The role of self-identity in predicting fruit and vegetable intake

Valentina Carfora*, D. Caso, M. Conner

*Corresponding author

Research output: Contribution to journalArticlepeer-review

31 Citations (Scopus)


This research investigated whether the Theory of Planned Behavior (TPB) with the addition of self-identity could predict fruit and vegetable intake when controlling for past behavior. Previous research had demonstrated the efficacy of TPB to predict intention and behavior in relation to food choice and the additional power of self-identity, but had failed assess the effects of self-identity while controlling for past behavior. At baseline (N = 210) TPB components and past behavior in relation to fruit and vegetable consumption plus self-identity as a healthy eater were measured by questionnaire in a sample of university students. At time 1, 4 weeks later, self-reported fruit and vegetable consumption was measured. Structural Equation Modelling (SEM) indicated attitude, PBC and self-identity to be significant predictors of intention (subjective norm and past behavior were not significant). Intention, self-identity and past behavior were direct predictors of behavior. The current findings support the independent effect of self-identity as a healthy eater on both intentions and future behaviour when controlling for TPB variables and also past behavior. The discussion considers the importance of self-identity in changing intentions and behavior for behaviors such as fruit and vegetable consumption.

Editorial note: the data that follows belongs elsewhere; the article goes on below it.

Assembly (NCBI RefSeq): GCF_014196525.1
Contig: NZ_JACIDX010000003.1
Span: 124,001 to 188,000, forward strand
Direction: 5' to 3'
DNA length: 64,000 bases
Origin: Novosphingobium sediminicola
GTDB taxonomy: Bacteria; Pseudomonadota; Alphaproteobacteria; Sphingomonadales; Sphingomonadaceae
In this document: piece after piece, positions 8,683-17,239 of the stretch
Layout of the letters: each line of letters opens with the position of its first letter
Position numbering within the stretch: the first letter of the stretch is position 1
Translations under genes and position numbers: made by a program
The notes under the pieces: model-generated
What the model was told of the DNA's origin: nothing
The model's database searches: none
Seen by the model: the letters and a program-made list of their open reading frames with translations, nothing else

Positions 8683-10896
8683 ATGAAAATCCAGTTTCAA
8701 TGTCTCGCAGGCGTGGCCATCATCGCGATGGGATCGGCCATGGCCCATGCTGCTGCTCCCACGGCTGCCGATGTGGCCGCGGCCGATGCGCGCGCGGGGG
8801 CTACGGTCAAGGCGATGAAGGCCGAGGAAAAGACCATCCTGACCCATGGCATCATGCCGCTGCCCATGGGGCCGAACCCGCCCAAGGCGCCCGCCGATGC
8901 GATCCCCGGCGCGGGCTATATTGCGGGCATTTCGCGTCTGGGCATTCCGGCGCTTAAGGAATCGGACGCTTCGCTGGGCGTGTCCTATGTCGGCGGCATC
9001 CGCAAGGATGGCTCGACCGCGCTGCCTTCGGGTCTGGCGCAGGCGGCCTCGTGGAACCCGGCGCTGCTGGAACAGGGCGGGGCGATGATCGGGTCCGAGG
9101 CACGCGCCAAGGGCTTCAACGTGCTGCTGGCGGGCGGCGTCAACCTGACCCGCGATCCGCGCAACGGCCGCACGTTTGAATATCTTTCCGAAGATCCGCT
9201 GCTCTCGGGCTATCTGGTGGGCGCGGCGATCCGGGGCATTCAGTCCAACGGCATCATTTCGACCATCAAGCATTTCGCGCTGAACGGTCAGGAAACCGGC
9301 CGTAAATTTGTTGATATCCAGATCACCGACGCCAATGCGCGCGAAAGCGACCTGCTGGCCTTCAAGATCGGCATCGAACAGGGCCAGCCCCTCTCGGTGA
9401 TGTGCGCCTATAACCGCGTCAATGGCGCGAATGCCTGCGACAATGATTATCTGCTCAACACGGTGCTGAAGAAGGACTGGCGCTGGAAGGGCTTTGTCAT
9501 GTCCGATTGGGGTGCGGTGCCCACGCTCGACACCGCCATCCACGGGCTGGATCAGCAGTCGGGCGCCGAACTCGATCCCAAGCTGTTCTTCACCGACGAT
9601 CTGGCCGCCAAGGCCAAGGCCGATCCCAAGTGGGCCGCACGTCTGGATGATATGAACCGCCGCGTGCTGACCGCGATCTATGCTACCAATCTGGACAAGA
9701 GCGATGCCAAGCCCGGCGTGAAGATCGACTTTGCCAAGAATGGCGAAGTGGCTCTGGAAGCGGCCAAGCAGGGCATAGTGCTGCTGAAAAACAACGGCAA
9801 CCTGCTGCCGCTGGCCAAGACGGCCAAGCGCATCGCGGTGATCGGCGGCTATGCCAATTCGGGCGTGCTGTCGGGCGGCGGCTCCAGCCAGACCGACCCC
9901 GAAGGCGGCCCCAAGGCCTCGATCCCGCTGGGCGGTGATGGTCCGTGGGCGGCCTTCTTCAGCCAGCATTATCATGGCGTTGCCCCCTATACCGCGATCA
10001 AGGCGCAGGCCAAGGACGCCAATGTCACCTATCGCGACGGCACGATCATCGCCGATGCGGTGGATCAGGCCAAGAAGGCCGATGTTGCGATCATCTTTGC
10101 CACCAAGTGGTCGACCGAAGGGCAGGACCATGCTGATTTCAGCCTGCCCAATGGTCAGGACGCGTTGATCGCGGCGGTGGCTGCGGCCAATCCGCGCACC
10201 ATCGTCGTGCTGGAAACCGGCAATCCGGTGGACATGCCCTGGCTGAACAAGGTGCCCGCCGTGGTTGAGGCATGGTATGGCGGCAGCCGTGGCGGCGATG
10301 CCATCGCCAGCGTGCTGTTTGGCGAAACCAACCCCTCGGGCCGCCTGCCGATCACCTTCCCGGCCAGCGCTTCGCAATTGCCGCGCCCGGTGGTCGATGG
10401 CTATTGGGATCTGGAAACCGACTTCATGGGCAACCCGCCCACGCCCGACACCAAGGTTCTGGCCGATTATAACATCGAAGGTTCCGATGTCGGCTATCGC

Original languageEnglish
Pages (from-to)23-29
Number of pages7
Publication statusPublished - 2016


  • Eating
  • Female
  • Food Preferences
  • Fruit
  • Fruit and vegetable
  • Health Behavior
  • Humans
  • Intake
  • Intention
  • Male
  • Nutrition and Dietetics
  • Psychology (all)
  • Self Concept
  • Self-identity
  • Surveys and Questionnaires
  • Theory of planned behavior
  • Vegetables
  • Young Adult


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